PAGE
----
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Exhuming memory: The Fallen at Fromelles

Exhuming memory: The Fallen at Fromelles

It has been going on since the summer of 2007, when a mass grave of four hundred soldiers was found near the site of the Battle of Fromelles. The battle was an unmitigated and needless slaughter, particularly for the Australians. Some 5,500 losses, an assortment of killed, captured and wounded, were registered, along with 2000 British troops. But it was a time when industrialised mass murder on the battlefield was natural and what European countries did best. Peace was a punishable sin, and killing virtuous. Tony Pollard, head of the team surveying the site, noted that the brutal encounters at Fromelles were ‘overshadowed by the Somme in Britain.’

The battle itself, waged on a day in July 1916, is known, not merely for its stupidity and its astonishing waste of life, but for the small role played by a 27-year-old corporal by the name of Adolf Hitler. As the Australians of the devastated 5th Division were left to return back through German lines after a failed assault, Hitler was doing his murderous part for the 6th Bavarian reserve regiment.

Why the interest in this particular mass grave? It is, say those keen diggers from Glasgow University’s Centre for Battlefield Archaeology, one of the largest of its kind not to have resulted in genocide. But, despite this assertion, the principles of mass murder remain: nations keen to slaughter their young in time for a Christmas armistice have their own intentions and designs on the living.

Then there is the search to match faces to bodies, however unrecognisable. The desire to particularise death can be an acute sentiment. The wonders of DNA technology are being deployed with much industry. Of 203 Australians found so far, 75 have been identified. Descendants of the dead have been asked to contact such organisations as the Joint Casualty and Compassionate Centre.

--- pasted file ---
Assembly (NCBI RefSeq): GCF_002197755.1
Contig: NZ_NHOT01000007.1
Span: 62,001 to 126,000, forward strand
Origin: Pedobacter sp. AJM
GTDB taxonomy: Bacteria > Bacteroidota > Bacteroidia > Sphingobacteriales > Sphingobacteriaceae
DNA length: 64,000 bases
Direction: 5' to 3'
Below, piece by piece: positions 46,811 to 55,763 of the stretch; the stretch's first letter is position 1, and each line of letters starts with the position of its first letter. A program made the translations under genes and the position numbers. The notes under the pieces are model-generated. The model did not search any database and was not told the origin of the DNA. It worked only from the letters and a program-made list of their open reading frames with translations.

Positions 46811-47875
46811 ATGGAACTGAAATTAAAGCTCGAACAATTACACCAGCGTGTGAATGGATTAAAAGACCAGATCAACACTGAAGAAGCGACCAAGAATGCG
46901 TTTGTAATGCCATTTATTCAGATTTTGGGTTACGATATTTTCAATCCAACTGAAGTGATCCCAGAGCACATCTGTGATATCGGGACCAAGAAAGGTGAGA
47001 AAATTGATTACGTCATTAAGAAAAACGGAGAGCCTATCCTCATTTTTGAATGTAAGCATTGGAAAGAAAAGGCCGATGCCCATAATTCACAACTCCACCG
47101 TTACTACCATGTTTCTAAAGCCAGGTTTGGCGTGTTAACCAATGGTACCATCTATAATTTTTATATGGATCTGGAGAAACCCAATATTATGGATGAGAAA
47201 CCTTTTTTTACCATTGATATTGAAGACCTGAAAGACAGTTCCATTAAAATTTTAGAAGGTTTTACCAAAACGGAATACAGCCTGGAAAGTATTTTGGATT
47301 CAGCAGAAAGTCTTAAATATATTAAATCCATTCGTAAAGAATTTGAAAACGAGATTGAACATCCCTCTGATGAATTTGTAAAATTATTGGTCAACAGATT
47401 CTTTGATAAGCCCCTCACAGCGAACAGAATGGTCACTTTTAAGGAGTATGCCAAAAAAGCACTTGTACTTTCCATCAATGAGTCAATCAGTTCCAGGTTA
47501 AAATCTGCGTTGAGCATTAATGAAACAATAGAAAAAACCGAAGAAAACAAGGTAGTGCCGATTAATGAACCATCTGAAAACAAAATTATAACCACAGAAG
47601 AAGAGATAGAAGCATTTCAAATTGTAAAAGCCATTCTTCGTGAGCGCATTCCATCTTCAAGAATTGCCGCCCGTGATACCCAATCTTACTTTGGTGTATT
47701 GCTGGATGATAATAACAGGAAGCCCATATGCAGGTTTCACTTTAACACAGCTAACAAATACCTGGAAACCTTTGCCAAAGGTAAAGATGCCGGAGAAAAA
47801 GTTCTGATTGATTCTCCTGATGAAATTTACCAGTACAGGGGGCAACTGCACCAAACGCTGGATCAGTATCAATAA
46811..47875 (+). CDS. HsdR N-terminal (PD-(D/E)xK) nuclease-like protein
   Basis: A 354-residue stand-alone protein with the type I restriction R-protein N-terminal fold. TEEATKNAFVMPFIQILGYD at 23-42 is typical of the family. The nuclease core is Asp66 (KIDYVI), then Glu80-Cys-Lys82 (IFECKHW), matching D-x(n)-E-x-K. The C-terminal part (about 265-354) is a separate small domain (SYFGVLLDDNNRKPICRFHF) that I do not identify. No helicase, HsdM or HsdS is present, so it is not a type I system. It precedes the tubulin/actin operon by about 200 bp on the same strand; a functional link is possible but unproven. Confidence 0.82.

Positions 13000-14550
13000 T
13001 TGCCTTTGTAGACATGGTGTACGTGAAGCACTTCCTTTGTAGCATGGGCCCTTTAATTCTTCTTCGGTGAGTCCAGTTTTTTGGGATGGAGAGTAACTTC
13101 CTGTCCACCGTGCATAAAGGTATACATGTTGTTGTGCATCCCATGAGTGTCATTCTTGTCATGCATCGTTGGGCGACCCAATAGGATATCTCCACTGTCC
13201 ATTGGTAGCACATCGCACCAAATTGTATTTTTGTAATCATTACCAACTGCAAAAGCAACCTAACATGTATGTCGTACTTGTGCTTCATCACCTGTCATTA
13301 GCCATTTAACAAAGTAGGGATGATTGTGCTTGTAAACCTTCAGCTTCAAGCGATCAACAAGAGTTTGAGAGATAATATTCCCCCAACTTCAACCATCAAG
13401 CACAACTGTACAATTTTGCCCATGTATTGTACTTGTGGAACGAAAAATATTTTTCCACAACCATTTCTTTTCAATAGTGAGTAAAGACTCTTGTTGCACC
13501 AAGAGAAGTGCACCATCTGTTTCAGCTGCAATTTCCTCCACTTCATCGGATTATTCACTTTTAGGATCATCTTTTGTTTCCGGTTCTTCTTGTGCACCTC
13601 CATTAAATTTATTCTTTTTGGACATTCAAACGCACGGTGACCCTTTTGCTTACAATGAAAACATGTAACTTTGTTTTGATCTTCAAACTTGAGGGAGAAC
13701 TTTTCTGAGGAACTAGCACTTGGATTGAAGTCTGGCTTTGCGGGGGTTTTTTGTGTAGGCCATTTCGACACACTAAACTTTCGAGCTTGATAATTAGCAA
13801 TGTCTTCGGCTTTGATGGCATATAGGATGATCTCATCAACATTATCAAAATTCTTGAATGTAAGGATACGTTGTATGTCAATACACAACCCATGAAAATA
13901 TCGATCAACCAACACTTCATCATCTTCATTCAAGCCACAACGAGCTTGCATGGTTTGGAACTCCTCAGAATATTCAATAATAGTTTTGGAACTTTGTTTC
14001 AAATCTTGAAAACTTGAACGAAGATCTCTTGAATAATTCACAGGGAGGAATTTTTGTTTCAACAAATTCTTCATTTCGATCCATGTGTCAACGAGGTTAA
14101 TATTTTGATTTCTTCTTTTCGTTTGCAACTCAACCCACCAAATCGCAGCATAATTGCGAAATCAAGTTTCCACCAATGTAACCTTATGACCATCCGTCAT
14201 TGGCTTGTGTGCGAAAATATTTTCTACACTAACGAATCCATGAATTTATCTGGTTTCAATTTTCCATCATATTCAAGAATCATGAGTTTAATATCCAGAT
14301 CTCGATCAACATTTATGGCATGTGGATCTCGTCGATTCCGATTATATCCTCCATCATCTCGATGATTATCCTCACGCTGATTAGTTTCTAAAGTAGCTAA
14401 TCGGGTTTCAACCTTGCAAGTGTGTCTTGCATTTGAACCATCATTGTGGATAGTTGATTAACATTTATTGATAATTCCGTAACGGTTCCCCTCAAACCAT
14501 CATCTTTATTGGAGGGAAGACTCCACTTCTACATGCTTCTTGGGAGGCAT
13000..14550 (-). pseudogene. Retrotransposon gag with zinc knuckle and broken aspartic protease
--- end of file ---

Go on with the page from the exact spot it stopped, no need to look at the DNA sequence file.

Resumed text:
The Illawarra Mercury (19 Mar) rushed out a piece the moment two men from its part of the world were identified. Private Robert Gladstone Fenwick of Helensburg and Kiama-born John Parker were the two on that occasion. Then there are those minute samples of memory and evidence of a life away from war - those return tickets found amongst the remains, the bits of life that would have mattered had these young men ever returned home.


Private Harry Willis, killed in action in Fromelles

Private Harry Willis, whose photo reveals a stubby looking fellow with moon shaped face, did not have much on his remains in terms of identification. He did have two horse-shoe shaped medallions, samples intended for good luck. And a bullet wound through his jaw received during his deployment as a member of a Lewis Gun crew. Willis’s great nephew Tim Whitford was beside himself with the identification. Memories came back from the family circle, of Willis as a humble, cheery farm boy employed in a local tannery, jolted into action by the receipt of a white feather. How dare he not enlist after the bloodbath at Gallipoli? His grandmother had a quick response to the news of Willis’s identification: ‘What took them so long?’

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Binoy Kampmark was a Commonwealth Scholar at Selwyn College, Cambridge. He lectures at RMIT University, Melbourne. Email: bkampmark@gmail.com

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